As the Congress lurches from one crisis to another, it desperately needs the emergence of an alternative leadership to take charge of the party and pull it back from the brink of oblivion.
The once-powerful Gandhi family today appears helpless in handling the intensifying factional battles in the party’s state units, preventing the continuous desertions from its ranks or providing any direction to its hopelessly demoralized cadre.
With the party’s “first family” losing its touch and credibility, there is an emerging section in the Congress which believes the Gandhi family should step aside and hand over the baton to someone from outside the family fold who can fix the internal organisational mess and get it battle ready for the coming electoral challenges.
Mountain to climb
However, this is no easy task. To begin with, the Gandhi family is unlikely to “retire” voluntarily. Though Sonia Gandhi is not in good health, she can be expected to continue as interim president of the Congress till her son Rahul Gandhi can be persuaded to return as party chief once again.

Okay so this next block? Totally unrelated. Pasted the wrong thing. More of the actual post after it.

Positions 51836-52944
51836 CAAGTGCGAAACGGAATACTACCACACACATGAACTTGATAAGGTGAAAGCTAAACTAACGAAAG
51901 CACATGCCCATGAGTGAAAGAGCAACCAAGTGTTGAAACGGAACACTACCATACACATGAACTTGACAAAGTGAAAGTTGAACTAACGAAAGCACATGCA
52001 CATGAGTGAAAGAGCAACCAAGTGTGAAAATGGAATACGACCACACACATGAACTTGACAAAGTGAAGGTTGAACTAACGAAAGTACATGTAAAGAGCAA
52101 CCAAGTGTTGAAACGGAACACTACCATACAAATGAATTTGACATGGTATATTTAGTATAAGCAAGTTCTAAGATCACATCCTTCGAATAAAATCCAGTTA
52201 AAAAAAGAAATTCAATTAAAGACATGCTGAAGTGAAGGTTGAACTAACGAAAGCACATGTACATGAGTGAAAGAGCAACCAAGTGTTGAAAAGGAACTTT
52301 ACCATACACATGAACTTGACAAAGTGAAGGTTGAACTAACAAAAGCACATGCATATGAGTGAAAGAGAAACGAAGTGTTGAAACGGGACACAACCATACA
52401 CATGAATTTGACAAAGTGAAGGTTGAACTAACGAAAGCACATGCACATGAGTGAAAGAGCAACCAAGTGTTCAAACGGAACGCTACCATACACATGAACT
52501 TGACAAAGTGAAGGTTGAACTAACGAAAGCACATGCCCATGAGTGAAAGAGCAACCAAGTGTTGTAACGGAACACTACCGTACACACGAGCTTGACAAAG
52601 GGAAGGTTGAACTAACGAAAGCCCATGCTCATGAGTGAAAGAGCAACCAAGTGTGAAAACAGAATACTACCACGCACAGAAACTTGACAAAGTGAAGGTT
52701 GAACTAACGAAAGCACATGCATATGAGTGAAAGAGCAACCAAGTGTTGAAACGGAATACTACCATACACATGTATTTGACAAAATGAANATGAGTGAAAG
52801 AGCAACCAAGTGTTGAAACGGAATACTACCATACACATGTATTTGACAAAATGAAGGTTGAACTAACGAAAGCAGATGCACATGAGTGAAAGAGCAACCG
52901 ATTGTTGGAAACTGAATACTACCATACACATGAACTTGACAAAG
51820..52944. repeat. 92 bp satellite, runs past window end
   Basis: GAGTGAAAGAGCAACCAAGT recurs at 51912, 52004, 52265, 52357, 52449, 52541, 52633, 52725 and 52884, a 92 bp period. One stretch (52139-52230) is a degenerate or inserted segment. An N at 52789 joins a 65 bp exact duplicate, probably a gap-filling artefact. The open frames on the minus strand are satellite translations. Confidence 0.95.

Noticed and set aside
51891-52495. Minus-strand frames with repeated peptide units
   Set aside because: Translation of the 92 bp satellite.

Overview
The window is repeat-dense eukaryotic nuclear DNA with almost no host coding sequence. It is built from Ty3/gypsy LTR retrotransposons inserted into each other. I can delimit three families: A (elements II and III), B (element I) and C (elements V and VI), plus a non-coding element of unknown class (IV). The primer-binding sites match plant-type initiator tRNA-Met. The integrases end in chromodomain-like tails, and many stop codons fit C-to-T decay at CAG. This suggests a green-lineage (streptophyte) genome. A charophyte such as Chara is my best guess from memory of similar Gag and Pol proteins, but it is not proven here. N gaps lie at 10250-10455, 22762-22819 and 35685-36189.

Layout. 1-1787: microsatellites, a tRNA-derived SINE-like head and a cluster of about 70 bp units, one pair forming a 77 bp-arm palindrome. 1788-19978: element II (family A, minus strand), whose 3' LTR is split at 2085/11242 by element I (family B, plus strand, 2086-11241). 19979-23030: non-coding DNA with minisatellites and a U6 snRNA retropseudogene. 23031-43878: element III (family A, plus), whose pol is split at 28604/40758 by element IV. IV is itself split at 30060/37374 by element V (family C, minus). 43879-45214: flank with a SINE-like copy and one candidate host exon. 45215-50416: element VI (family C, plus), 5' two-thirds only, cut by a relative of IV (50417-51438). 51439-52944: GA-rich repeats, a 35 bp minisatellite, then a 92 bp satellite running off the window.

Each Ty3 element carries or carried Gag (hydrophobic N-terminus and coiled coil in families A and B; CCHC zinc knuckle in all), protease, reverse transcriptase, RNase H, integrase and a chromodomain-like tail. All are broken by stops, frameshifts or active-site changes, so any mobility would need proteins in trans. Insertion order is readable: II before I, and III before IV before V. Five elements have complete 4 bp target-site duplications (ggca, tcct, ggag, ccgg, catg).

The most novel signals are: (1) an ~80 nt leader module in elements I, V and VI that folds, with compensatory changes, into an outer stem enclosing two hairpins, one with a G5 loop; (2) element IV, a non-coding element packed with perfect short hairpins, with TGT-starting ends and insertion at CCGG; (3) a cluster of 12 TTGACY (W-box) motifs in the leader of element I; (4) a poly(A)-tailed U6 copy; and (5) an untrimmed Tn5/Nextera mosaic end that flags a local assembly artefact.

At present, Rahul Gandhi holds no formal position in the organisation (he is a party MP) and yet it is the Nehru-Gandhi scion who has been leading the party’s recent election campaigns and handling the crisis in Punjab, Chhattisgarh and other state units. His sister and Congress general secretary Priyanka Gandhi Vadra has also stepped in to help douse these bush fires in the states. In the process, she is now yet another power centre in the party.
While the Gandhi siblings have met with little or no success in restoring peace among the warring leaders, Rahul Gandhi has failed to deliver electoral victories for the Congress and, lately, he and Priyanka could not prevent Gen Next leaders from deserting the party. For instance, Jyotiraditya Scindia, Jitin Prasada and Sushmita Dev were known to be members of what is referred to as “Team Rahul” and yet they did not hesitate to jump ship once they realized that Rahul Gandhi was proving deficient in rejuvenating the Congress.
While it is clear the pro-change lobby in the Congress does not have the numbers or the capability to stage a coup, an effort was initiated last year by a group of senior leaders, now known as the G-23, when they shot off a letter to Sonia Gandhi, making a case for an overhaul of the party organization and internal elections.
The letter writers, which included Ghulam Nabi Azad, Anand Sharma, Bhupinder Singh Hooda and Prithviraj Chavan, also underlined the need for a more visible party president. The subtext here was self-evident: this was a vote of no-confidence in Rahul Gandhi and they wanted a new leader, preferably a non-Gandhi.
However, it has been more than a year since the G-23 wrote that letter. Sonia Gandhi did convene a meeting with the letter writers where action was promised but nothing has come of these deliberations.